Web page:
The Null Device
John Birmingham puts forward the case that the political right pretty much has a monopoly on humour, with the left having become too puritanical and politically correct to laugh, with the voices that dare to be outrageous being predominantly right-wing, from shock-jocks and reactionary bloggers to institutions like VICE Magazine (infamously offending the uptight by pejoratively calling things "gay") and the creators of South Park and Team America (who skewered Hollywood liberals and left-wing sanctimony alike).
Of course, this relies on a rather broad definition of "right-wing", as anything that goes against a doctrinaire liberal/progressive view of propriety and "political correctness". By this token, one would classify Coco Rosie as a right-wing band, placing them in the same ideological milieu as Pat Robertson and Little Green Footballs, because one of their number attended "Kill Whitey" parties. And while VICE's Gavin McInnes claimed in American Conservative to represent a hip new conservatism (a view he later retracted, claiming he was joking/being ironic), the cocaine-snorting, nihilistic libertinism epitomised in the magazine, as much as it may offend "liberals" (or straw-man caricatures thereof), hardly fits well with the canon of conservatism and its emphasis on values, tradition and authority. However, it does fit in with the recently noted shift towards Hobbesian nihilism and radical individualism.
On a tangent: some American conservatives are concerned about FOXNews' alarming slide to the radical left; the channel, once the shining beacon of all things Right-thinking, has been compromising its Fair And Balanced™ reputation by running programmes on topics such as global warming. Pundits blame the influx of liberally-inclined ex-CNN reporters, the staffers having spent too long in Godless New York, away from the Biblical certainties of the Red States, or Murdoch not really being "One Of Us", but rather a cynical opportunist.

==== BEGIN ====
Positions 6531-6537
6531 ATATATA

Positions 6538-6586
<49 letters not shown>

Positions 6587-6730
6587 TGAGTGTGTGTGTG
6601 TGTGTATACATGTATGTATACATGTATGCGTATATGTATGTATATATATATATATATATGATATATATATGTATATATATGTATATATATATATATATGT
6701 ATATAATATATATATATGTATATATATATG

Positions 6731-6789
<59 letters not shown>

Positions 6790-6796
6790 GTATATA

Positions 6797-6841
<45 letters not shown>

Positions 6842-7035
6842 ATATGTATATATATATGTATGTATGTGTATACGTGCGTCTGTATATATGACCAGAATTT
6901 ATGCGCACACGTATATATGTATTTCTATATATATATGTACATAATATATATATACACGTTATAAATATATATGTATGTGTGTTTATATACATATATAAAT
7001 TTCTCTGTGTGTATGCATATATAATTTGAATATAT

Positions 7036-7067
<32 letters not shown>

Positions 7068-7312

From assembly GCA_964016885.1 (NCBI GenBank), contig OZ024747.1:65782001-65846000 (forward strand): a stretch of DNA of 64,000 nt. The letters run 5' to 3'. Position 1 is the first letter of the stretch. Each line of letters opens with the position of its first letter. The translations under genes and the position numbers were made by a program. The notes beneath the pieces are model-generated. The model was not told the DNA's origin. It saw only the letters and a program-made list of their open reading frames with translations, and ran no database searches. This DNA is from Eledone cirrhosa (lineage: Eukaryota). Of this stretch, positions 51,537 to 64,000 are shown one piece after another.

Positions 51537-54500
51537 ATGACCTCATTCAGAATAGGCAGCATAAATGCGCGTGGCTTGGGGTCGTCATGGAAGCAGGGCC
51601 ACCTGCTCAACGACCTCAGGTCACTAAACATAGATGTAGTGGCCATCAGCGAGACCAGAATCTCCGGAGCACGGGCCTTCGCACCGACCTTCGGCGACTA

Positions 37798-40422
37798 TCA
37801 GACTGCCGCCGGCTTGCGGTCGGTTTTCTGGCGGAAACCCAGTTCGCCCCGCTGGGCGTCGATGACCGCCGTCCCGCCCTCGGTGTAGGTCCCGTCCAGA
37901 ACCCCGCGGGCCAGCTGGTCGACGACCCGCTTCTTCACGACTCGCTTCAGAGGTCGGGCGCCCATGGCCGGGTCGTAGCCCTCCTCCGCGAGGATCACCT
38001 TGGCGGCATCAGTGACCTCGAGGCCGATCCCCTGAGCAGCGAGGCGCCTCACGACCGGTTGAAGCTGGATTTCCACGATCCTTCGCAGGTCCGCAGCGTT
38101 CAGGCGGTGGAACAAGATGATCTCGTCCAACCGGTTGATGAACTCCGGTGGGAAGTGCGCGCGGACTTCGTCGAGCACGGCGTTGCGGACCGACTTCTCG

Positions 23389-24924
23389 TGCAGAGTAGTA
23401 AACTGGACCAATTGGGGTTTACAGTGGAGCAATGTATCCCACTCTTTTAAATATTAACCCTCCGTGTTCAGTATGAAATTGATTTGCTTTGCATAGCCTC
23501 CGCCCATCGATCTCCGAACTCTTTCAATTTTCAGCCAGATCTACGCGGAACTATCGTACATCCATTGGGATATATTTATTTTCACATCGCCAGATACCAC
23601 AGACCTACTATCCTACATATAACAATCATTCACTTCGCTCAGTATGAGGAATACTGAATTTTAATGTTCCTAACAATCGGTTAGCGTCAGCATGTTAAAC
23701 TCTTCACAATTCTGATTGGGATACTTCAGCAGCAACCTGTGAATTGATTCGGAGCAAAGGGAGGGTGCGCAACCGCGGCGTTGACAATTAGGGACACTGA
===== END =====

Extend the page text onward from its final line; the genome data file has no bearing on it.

And finally, a study on the neurology of political belief has showed that True Believers of both stripes are adept at ignoring facts which don't jive with their beliefs, and experience a rush in the reward centres of the brain when they do:
"We did not see any increased activation of the parts of the brain normally engaged during reasoning," said Drew Westen, director of clinical psychology at Emory University. "What we saw instead was a network of emotion circuits lighting up, including circuits hypothesized to be involved in regulating emotion, and circuits known to be involved in resolving conflicts."
The test subjects on both sides of the political aisle reached totally biased conclusions by ignoring information that could not rationally be discounted, Westen and his colleagues say. Then, with their minds made up, brain activity ceased in the areas that deal with negative emotions such as disgust. But activity spiked in the circuits involved in reward, a response similar to what addicts experience when they get a fix, Westen explained.
The 3RRR summer break is over, which means that the normal breakfast team is back. Which is a pity, because I much preferred Richard Watts' summer guest breakfast show.
Watts is a writer, spoken-word artist, DJ and regular of the Melbourne arts scene; when he spoke, it was thoughtfully, and about things from the arts to current issues. He had other RRR presenters stepping in to co-present, and they were similarly intelligent people like Alicia Sometimes. Though most of the show wasn't talk but music; the music was an eclectic selection, spanning decades, and I don't recall him playing the same track twice; the music was radio programming at its finest, in the same tradition as John Peel.
The three regular breakfasters, however, are the typical crew of professional buffoons, joking and guffawing about current news, sports and pop culture, in a marginally more intelligent way than on commercial radio. The volume of chatter exceeds that of music, and the music is repetitive: they apparently bring in a handful of CDs, choose one track from each and play that week in, week out. I cannot count the number of times I've heard, for example, Wolfmother's "Apple Tree" or Danger Doom's "Space Ho's" (which they played today again) on the show in the past few months. (Not that these are necessarily bad songs, but if I wanted to hear the same "alternative" tracks over and over, I'd buy a FM radio and tune into Xfm or something.)
I'm thinking of reprogramming my RRR recording scripts to skip the breakfast show altogether and wake me to different programmes.